Anger is one of the emotions we seem to have a particularly tough time letting go of. We stay attached to our anger – sometimes for years, sometimes for our entire lives. We hold grudges. We feel like we can’t forgive, and we allow our anger to destroy relationships that were important to us. Our anger plays an important role in our mental health issues and addictions. It can be the driving force behind our addictive behavior. We use unhealthy substances and behaviors in order to avoid feeling our anger. Our anger can contribute to our depression and anxiety, both of which can compound our addictions.
Sometimes our anger is very hard to dismiss, and we stay attached to it, feeling old anger over and over again, replaying memories that retrigger us and make us feel enraged all over again. We aren’t able to create space around our anger in order to let it diffuse and dissipate naturally. Instead we hold onto it tightly, keep it very close to us, talk about it a lot, overthink it, worry about it. When we do this, it can have very destabilizing effects on us. We can feel increasingly anxious, even panicked. We can respond with reactivity and aggression. We can become volatile and hostile. All of these things harm not only our relationships with other people but also our own internal equilibrium. We feel imbalanced, ungrounded and uncentered. We have a hard time processing our emotions. Sometimes even functioning in daily life can be a challenge, because our anger can knock us off our center and wreak havoc on our emotions.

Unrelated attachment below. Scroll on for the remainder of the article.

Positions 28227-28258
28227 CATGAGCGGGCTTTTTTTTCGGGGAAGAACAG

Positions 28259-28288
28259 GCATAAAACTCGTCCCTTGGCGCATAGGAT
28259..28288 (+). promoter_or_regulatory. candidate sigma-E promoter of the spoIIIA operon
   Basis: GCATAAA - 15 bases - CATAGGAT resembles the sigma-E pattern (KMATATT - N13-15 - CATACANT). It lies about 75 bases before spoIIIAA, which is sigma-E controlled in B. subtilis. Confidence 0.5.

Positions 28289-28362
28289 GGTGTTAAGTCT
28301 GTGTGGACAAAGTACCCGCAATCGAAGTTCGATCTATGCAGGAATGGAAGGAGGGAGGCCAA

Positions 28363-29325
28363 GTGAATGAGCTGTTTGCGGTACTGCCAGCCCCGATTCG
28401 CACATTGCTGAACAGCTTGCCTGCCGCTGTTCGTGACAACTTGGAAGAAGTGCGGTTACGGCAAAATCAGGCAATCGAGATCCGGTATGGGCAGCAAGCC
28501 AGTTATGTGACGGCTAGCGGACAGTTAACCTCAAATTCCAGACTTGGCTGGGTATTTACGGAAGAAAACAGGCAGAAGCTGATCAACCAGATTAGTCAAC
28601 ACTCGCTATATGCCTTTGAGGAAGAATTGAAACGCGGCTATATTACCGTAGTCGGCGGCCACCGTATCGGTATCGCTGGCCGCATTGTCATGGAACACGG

Holding onto our anger can cause our mental health to deteriorate. It can cause us to suffer from increased depression and anxiety. Suppressing our intense emotions and never expressing them can lead to anxiety disorders, neuroses and other complexes. Anger can be the emotion we’re most trying to avoid when we turn to our addictions. Many of us grew up in families and cultures that didn’t encourage us to find healthy ways of processing, expressing and communicating our anger. We were taught that it’s bad to be angry. We’re taught to stay silent and avoid confrontation rather than working to resolve conflict. We’re taught that we should keep our feelings to ourselves and not speak on anything negative.
Finding healthy ways to deal with anger is an important part of recovery and finding happiness.
We offer multiple kinds of therapy, holistic practices and mindfulness education to help you work through difficult emotions. Call (575) 613-4810 for more information on our treatment programs.